“But Dre had put the most amazing mix on it. Like his mixes are so fucking phenomenal. Trust me there was a difference sonically, but as for the record itself the music was the same. But Dre brought it to life. [As a mixer is] what I think is his greatest quality. His sound placement and how his shit comes out sonically. That's why they're his headphones. His ear for instrument placement is amazing. A Dr. Dre mix is a co-production in our mind because he just kinda brings shit out that was not there and that's what he did. And, if I'm not mistaken at the end of the hook he added a string going into the verse.”

Mike Lynn (A&R for Aftermath): “‘Hate It Or Love It’ was for 50. 50 called me when he did ‘Hate It Or Love It’ like, ‘I’m thinking about keeping it for myself and G-Unit, but I might give it to Game.’ He played it for me over the phone and I’m like, ‘We gotta have that!’ I knew it had a chance to be a single, but Dre wasn’t 100 percent sure because of the tempo. But when we tested it, it came back and people were definitely into it.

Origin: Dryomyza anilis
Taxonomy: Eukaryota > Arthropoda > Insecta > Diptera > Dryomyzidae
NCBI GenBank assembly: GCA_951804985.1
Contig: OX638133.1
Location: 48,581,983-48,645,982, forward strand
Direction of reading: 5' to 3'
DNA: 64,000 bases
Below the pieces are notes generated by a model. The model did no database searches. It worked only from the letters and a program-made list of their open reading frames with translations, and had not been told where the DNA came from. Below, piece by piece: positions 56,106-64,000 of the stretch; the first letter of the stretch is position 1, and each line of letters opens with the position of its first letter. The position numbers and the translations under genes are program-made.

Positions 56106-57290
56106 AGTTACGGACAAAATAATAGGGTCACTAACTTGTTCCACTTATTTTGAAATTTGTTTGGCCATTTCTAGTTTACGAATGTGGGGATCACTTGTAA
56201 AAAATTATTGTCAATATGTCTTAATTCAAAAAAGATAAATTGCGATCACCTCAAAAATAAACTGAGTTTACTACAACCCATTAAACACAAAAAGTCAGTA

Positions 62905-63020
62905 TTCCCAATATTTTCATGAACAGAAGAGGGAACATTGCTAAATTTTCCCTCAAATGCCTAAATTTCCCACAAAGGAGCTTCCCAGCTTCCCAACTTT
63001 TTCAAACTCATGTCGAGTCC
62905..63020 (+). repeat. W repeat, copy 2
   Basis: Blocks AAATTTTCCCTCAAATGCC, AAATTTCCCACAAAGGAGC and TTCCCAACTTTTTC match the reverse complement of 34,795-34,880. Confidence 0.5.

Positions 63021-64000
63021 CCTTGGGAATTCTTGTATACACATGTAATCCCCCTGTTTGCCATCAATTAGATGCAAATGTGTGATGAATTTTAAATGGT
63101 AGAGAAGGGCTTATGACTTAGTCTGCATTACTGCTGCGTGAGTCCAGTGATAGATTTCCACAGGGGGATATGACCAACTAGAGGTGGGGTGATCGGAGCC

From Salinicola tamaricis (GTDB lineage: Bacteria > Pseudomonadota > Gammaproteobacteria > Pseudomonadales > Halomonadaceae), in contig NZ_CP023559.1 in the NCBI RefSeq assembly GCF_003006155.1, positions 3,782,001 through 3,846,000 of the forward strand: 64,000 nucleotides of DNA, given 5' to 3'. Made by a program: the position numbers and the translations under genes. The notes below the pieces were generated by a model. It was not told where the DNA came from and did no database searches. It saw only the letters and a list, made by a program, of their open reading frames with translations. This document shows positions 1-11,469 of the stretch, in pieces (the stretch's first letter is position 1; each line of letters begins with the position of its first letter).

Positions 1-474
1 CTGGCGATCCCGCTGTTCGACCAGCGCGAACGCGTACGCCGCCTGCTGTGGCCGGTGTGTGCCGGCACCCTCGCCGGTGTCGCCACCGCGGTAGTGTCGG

“Dr. Dre completely reproduced that track. He had it replayed. He never took credit for it, he still let them get producer credit, that’s how he is. It’s funny to me when people say, ‘Dre took my beat’ and this and that. It’s like, Come on man all that shit is bullshit. I seen so many producers eating out there because their material sounded professional, but in the beginning of their career their music wasn’t nowhere near professional. Dre made it sound professional. Every record on that album Dr. Dre touched. Everything. ‘Hate It Or Love It’ sounded like a sample, Dre made it sound like a record. Dre cleaned it up [on the] musical side. He had the baseline played so it actually sounded professional. He made those records. If they play you their version and his version, they’re night and day. He had to [get co-producer credit], he did all the work. [Laughs.]”

blog comments powered by Disqus